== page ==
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Munachi Charms
Perhaps the most inaccessible love charms that I came across were Munachi charms. These are amulets used by both Quechua and Aymara cultures to enact sexual love spells. One translation of ‘Munachi’ is ‘to cause to love’. The amulets are used in a simple love spell as follows: two pieces of hair, one from each of the lovers, are either wrapped around the lovers' necks, or doubled and threaded through the little hole in the object and secured by making a larks head knot. I did not get the chance to personally use one of these amulets, but was fortunate to talk to the renowned Kallawaya Edgar Pacheco. He informed me that these particular charms are made out of a stone called pachacha. This must be ritually blessed using the smoke of a plant called Myrocarpus Frondosus (sahumerio). In addition, the charm must be created specifically for the person who will use it; it’s no use just buying it off the street.

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Mystics - Tamara y Salvador
For a less ‘generic’ approach to love magic, a mystic named Salvador veers away from the use of talismans and amulets. ‘Our work is more personal’, he explains, as he describes the seven-hour bonding ritual between couples that takes place in his practice. Unlike other similar services, Salvador’s rituals require love to exist between the couple in some form. His aim is to strengthen the bond between two consenting people, using existing feelings as a catalyst, not capture the love of an unsuspecting soul. The waiting area seems neo-modern and could easily be mistaken for a dentist’s waiting room, with a mostly red and white colour scheme (plus XBox). However, his office itself is filled with drawings of Christ, Buddha, and varying spiritual images. ‘I am a deeply spiritual person’ he tells us, ‘we work with spirits in order to achieve union’. Salvador was kind enough to show us the spirit he uses, Tamara, in the form of an intact, human skull he keeps in the cabinet behind his desk. Mysteriously, he also uses a second, more powerful spirit, the name of which he would not release to us, presumably used for more difficult cases. One thing that stands out about Salvador’s work is that it doesn’t require the faith of his clients, who simply need to have a ritual performed on their union. When asked about his clientele, Salvador insisted he was in no way lacking customers, something we observed during our visit. In less than half an hour six people turned up at his practice and his phone didn’t stop ringing. He has but one condition for his customers: ‘If you come and it works, you must recommend me’.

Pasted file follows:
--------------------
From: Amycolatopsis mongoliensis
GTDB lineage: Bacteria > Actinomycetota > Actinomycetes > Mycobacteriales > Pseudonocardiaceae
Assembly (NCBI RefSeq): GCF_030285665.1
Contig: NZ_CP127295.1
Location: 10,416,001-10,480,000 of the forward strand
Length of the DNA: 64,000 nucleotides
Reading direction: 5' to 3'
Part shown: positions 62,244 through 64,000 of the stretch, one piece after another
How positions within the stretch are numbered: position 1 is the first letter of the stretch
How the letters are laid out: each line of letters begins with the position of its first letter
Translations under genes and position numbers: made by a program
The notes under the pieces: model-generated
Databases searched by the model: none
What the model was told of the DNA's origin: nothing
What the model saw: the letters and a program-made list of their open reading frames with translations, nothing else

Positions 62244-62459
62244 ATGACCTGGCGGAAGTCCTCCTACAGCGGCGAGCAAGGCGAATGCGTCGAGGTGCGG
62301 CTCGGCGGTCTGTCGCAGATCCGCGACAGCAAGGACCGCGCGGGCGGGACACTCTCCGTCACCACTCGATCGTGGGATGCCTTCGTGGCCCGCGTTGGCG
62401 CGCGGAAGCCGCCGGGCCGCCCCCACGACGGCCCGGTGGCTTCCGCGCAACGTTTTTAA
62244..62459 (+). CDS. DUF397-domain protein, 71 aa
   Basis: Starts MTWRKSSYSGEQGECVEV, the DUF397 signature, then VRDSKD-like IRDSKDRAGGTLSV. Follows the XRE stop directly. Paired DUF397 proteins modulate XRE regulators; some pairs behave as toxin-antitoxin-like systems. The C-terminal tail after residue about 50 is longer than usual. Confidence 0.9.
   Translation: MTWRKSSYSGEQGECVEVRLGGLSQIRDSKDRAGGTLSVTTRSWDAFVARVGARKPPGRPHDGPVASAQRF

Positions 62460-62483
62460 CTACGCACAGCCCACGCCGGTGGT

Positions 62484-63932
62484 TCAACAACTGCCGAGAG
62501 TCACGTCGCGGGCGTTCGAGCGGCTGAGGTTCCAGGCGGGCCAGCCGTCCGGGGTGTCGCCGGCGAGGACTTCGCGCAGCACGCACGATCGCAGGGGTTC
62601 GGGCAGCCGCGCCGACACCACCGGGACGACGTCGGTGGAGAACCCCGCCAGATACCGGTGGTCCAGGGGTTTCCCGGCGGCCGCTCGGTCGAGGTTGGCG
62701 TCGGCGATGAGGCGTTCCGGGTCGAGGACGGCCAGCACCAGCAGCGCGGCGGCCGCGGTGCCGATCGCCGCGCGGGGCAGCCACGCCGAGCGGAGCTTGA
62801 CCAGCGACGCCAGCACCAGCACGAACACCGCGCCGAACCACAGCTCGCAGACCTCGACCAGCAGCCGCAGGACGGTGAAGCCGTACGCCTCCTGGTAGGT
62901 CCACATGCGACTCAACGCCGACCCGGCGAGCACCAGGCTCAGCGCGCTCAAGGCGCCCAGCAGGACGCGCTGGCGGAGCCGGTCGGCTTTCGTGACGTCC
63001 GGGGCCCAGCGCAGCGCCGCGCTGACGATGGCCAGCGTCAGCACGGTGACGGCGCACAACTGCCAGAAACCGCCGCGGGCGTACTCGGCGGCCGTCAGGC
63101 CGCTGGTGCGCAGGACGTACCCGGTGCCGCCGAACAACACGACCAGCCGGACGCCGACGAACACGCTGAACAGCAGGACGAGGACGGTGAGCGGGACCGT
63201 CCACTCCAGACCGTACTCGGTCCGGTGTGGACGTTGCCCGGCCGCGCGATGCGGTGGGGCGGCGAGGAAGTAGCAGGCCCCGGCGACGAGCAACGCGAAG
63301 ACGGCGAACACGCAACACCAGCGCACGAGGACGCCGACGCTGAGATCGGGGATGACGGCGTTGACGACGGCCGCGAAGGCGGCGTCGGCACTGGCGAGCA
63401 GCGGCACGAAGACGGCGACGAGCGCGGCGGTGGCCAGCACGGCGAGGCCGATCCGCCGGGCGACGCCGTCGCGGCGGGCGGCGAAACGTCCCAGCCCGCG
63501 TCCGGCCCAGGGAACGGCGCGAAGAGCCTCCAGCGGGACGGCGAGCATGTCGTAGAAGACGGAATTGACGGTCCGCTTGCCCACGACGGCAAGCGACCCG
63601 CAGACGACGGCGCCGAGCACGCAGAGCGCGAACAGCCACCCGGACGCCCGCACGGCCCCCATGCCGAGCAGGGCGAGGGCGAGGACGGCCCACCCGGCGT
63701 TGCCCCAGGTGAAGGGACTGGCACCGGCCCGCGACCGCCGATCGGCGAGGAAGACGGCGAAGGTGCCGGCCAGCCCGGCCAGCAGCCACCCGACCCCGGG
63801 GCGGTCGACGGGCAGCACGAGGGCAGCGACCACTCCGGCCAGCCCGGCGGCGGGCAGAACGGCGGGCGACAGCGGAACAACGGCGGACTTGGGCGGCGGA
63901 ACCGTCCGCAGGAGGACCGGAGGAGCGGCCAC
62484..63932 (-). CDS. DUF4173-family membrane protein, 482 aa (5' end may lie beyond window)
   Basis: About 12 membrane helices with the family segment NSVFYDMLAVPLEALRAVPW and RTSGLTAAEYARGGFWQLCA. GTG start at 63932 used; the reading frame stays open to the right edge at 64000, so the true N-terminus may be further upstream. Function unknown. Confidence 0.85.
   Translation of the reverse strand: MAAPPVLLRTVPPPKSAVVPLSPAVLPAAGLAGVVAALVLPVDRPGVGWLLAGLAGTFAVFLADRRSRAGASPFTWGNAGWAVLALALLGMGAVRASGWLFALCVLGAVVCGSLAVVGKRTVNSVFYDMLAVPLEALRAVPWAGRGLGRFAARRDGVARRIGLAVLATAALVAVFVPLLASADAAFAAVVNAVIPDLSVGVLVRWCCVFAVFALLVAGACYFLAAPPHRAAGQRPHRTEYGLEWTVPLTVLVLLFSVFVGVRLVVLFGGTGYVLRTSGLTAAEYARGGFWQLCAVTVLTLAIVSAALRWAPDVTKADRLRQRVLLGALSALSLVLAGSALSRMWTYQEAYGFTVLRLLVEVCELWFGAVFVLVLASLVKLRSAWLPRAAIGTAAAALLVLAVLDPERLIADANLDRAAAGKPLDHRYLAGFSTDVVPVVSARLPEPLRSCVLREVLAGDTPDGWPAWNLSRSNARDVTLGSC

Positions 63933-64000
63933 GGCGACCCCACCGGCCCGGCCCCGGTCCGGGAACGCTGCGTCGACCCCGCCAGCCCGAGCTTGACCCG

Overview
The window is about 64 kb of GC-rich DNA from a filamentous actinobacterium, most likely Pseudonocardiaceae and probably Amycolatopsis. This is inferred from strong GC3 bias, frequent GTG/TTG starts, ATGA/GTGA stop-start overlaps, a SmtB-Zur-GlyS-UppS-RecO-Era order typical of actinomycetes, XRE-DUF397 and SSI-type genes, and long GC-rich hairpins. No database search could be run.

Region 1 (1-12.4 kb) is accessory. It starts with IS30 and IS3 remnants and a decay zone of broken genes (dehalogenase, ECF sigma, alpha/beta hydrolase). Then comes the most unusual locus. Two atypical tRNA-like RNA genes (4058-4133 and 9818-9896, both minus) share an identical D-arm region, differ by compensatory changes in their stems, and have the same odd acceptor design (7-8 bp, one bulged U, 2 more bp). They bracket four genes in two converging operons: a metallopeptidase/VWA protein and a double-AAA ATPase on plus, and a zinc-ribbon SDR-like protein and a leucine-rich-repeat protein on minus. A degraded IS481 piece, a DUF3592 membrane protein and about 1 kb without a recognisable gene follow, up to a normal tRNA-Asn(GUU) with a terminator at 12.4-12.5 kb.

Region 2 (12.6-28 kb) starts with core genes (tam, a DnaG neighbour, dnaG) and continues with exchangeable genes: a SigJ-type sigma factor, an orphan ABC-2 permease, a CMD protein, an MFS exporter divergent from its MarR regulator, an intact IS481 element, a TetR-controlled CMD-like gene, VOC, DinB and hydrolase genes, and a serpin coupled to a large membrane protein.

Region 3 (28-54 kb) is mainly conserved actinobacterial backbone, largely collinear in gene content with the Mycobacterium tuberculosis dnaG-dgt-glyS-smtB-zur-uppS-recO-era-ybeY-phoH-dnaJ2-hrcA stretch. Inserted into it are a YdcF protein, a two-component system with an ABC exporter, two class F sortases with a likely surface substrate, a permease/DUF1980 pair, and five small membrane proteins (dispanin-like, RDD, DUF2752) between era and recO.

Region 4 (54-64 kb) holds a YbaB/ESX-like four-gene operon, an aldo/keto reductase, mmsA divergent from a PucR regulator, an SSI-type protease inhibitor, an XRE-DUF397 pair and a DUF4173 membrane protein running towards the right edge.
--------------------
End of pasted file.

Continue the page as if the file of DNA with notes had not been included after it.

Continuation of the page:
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Edgar Pacheco Kallawaya
Kallawaya Edgar Pacheco is one of the most respected medicine men in Bolivia. Even if you ignore the multitude of awards and diplomas hanging on his wall, his mere presence will tell you that through a long life of practice and experience he has gained a true level of expertise. One ritual he mentioned needs to be carried out by the parents of a couple, who after going to the Kallawaya, ask for one item of clothing from each person, used to call their spirits, or ajayus. Once the spirits are invoked, then the couple can join in love. Another ritual involves a more interesting case. If a man is in love with a woman but the love is unrequited, then he might opt not to have a ritual to make her fall for him. Instead, the man may wish to take part in a ritual himself to make him forget her. This particular ritual involves a maceration of white rose and carnation, along with a few other ingredients that the Kallawaya could not disclose.